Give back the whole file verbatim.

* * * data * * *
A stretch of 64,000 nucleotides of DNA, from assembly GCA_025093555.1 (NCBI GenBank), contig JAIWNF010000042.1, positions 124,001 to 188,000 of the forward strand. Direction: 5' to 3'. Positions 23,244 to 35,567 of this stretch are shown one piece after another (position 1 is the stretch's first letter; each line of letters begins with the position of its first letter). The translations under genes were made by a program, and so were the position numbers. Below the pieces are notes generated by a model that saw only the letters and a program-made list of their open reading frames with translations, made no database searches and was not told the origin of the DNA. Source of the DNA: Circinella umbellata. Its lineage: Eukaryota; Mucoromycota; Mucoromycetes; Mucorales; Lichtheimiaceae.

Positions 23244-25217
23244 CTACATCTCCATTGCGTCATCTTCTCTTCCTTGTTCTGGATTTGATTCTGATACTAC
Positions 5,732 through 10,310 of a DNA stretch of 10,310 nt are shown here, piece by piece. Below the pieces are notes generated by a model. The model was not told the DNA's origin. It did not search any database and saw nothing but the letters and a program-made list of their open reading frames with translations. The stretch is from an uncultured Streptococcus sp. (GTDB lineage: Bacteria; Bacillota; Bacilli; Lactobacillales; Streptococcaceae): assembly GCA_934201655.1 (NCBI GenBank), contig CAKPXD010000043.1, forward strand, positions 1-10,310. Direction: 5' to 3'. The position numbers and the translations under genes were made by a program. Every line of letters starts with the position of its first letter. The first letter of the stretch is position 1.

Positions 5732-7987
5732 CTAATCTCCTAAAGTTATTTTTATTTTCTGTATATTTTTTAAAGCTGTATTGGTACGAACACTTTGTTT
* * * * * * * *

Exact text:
A stretch of 64,000 nucleotides of DNA, from assembly GCA_025093555.1 (NCBI GenBank), contig JAIWNF010000042.1, positions 124,001 to 188,000 of the forward strand. Direction: 5' to 3'. Positions 23,244 to 35,567 of this stretch are shown one piece after another (position 1 is the stretch's first letter; each line of letters begins with the position of its first letter). The translations under genes were made by a program, and so were the position numbers. Below the pieces are notes generated by a model that saw only the letters and a program-made list of their open reading frames with translations, made no database searches and was not told the origin of the DNA. Source of the DNA: Circinella umbellata. Its lineage: Eukaryota; Mucoromycota; Mucoromycetes; Mucorales; Lichtheimiaceae.

Positions 23244-25217
23244 CTACATCTCCATTGCGTCATCTTCTCTTCCTTGTTCTGGATTTGATTCTGATACTAC
Positions 5,732 through 10,310 of a DNA stretch of 10,310 nt are shown here, piece by piece. Below the pieces are notes generated by a model. The model was not told the DNA's origin. It did not search any database and saw nothing but the letters and a program-made list of their open reading frames with translations. The stretch is from an uncultured Streptococcus sp. (GTDB lineage: Bacteria; Bacillota; Bacilli; Lactobacillales; Streptococcaceae): assembly GCA_934201655.1 (NCBI GenBank), contig CAKPXD010000043.1, forward strand, positions 1-10,310. Direction: 5' to 3'. The position numbers and the translations under genes were made by a program. Every line of letters starts with the position of its first letter. The first letter of the stretch is position 1.

Positions 5732-7987
5732 CTAATCTCCTAAAGTTATTTTTATTTTCTGTATATTTTTTAAAGCTGTATTGGTACGAACACTTTGTTT